Government of Jersey outlines proposed private pensions regulations: Implications for lay trustees.
The Government of Jersey announced in December 2020 that the phased introduction of regulation of private pensions provided by local financial services businesses is to proceed following two consultations on the matter in 2018 and 2019
Whilst neither the regulations nor a timetable for their introduction has been published, it has been proposed that the implementation of such regulation will take place over three phases:
1. Phase 1: addressing what the Government describes as "key consumer harms" in the market (such as high service provider fees and unsuitable advice by regulating investment businesses service providers);
2. Phase 2: extending the remit of the Channel Islands Financial Ombudsman (the CIFO);
3. Phase 3: regulating all local tax-approved pension products and service providers (including providers in the retail market, and the private market).
Whilst the scope of the regulations is not yet known, the Government has sought to alleviate concerns that the proposed regulations will unduly burden Jersey pension providers by clarifying that the regulations will "focus on the specific risks in the Jersey market and seek to avoid over-burdening providers with onerous record-keeping and reporting, so that it can remain cost-effective".
Extending the remit of the CIFO and implications for lay trustees
Trustees of approved Jersey schemes should note the proposals to extend the current remit of the CIFO to include all private pension schemes in the second phase of regulation. The Government intends that this move will "equalise the standards required of lay and professional trustees".
Whilst most of the Government's briefing only serves to provide an outline of the proposed regulations, this stated equalisation of treatment between lay and professional trustees is a notable development.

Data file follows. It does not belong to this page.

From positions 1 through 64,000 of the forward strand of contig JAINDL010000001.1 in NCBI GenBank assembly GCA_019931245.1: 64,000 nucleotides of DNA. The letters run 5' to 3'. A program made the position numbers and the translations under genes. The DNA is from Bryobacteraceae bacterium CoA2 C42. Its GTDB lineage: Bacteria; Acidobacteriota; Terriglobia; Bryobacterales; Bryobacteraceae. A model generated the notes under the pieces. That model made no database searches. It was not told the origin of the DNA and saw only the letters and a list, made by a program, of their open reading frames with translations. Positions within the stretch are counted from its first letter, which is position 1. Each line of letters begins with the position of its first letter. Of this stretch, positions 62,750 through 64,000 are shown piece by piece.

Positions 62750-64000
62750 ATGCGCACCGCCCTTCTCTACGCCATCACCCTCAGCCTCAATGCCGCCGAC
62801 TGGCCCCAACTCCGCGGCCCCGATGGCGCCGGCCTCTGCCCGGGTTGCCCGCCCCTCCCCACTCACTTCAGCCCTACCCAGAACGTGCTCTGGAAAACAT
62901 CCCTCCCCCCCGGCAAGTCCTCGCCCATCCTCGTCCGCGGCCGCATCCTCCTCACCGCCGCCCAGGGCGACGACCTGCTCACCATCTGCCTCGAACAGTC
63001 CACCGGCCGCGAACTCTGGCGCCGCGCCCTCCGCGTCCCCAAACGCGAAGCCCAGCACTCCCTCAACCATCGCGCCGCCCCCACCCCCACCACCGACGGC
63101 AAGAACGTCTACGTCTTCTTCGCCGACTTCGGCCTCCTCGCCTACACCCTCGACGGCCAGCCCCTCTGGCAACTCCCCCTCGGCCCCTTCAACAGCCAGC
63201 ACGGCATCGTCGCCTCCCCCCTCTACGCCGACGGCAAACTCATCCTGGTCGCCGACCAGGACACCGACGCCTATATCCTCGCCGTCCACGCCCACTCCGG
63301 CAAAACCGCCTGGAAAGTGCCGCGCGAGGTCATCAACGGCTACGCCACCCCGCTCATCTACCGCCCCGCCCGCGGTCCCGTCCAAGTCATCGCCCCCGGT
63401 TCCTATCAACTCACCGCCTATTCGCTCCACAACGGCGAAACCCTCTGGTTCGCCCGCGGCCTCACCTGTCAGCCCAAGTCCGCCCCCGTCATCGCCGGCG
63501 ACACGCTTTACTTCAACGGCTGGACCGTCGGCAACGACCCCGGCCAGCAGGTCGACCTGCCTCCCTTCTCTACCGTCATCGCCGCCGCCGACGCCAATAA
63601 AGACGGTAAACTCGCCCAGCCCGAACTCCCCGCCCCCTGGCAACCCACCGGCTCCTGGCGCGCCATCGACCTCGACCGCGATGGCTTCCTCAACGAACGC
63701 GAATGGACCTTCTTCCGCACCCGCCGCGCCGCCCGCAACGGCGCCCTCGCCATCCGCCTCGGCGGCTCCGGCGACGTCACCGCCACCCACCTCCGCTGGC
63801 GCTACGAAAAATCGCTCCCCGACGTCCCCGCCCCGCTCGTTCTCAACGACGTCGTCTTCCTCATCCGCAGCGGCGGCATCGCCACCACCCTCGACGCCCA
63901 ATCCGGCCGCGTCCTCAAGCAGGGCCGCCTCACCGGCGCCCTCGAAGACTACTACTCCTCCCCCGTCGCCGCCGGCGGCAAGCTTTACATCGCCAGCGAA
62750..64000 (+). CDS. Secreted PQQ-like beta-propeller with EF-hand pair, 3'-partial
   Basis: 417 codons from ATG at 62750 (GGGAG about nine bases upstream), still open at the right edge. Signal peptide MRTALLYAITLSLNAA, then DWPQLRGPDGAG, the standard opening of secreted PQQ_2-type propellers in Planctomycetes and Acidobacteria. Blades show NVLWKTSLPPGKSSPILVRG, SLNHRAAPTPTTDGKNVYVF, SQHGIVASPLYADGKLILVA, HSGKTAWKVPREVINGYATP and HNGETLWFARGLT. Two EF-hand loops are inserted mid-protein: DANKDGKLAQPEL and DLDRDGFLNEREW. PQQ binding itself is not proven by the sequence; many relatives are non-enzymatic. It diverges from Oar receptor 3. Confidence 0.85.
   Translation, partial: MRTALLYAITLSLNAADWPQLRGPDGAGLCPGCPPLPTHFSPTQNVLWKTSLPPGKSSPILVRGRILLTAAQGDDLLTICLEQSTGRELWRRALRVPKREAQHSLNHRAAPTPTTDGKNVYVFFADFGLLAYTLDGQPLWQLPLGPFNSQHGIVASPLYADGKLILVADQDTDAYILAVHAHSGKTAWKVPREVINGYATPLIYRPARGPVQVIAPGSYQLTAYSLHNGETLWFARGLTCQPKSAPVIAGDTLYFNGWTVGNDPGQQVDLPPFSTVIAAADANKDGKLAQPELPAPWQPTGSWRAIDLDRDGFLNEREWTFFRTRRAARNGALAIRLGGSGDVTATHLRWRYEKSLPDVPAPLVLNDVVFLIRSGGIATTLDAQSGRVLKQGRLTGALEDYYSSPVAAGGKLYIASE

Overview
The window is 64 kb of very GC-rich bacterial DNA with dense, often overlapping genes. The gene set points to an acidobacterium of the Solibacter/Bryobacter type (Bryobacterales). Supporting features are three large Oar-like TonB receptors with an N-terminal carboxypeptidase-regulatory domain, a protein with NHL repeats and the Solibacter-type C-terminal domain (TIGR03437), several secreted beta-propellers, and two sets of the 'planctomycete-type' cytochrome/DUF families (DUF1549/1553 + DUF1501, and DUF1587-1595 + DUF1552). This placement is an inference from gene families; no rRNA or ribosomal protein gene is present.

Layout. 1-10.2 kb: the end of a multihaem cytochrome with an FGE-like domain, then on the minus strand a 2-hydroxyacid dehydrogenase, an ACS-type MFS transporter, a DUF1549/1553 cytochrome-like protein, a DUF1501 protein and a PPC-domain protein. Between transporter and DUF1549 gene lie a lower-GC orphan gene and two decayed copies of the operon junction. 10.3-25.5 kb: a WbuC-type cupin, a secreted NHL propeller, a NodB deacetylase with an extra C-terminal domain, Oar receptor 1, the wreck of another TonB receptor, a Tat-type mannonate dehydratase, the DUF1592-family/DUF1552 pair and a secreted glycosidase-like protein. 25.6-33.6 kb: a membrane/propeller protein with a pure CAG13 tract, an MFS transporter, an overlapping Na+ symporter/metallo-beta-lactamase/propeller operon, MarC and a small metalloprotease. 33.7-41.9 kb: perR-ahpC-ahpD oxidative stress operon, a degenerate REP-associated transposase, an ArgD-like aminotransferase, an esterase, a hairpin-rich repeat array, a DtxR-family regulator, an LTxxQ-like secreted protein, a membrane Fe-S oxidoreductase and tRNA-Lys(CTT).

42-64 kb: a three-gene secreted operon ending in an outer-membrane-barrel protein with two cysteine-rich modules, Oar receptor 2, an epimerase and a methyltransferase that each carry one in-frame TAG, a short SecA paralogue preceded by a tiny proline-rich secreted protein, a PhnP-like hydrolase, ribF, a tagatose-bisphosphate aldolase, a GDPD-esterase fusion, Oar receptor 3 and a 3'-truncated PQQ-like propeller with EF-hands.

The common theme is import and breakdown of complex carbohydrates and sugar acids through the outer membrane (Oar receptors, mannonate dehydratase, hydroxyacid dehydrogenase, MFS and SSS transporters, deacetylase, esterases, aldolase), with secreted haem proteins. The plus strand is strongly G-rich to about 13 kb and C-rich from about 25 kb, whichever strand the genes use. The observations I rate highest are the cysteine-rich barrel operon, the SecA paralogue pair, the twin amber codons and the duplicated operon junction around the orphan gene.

Potential effect of regulation of lay trustees
The regulation of lay trustees proved to be contentious topic through both stages of the pensions regulation consultation process that commenced in November 2018. This announcement is the first confirmation that the Government wishes to proceed with such regulation.
The Government's proposal to regulate lay trustees marks a departure from the approach taken in Guernsey, where the regulation explicitly excludes such persons from its remit. As such, for lay trustees, Jersey will move to a more stringent regulatory regime when compared to Guernsey.
Although this will entail some benefits, such as moving towards a 'gold standard' of regulation, ensuring parity in the treatment and expectations of all pension scheme trustees and aiming to ensure a better service for members, it does carry with it some drawbacks.
This is particularly for members of such pension schemes, who may have previously been encouraged to take an active role in the management of their scheme through becoming trustees, but for whom regulation proves too much of a barrier.
The same may also be true of existing lay trustees, who may choose to vacate their position prior to such regulation coming into effect, potentially leading to a loss of historic scheme and employee knowledge from the trustee boards of long-standing schemes.
Without sight of the specific requirements of the regulations, it is not possible for trustees to effectively 'futureproof' their practices in light of the coming changes. Trustees may, however, wish to review their current administrative and member communication processes in the meantime to ensure that such procedures are efficient, transparent and robust.
The content of this article is intended to provide a general guide to the subject matter. Specialist advice should be sought about your specific circumstances.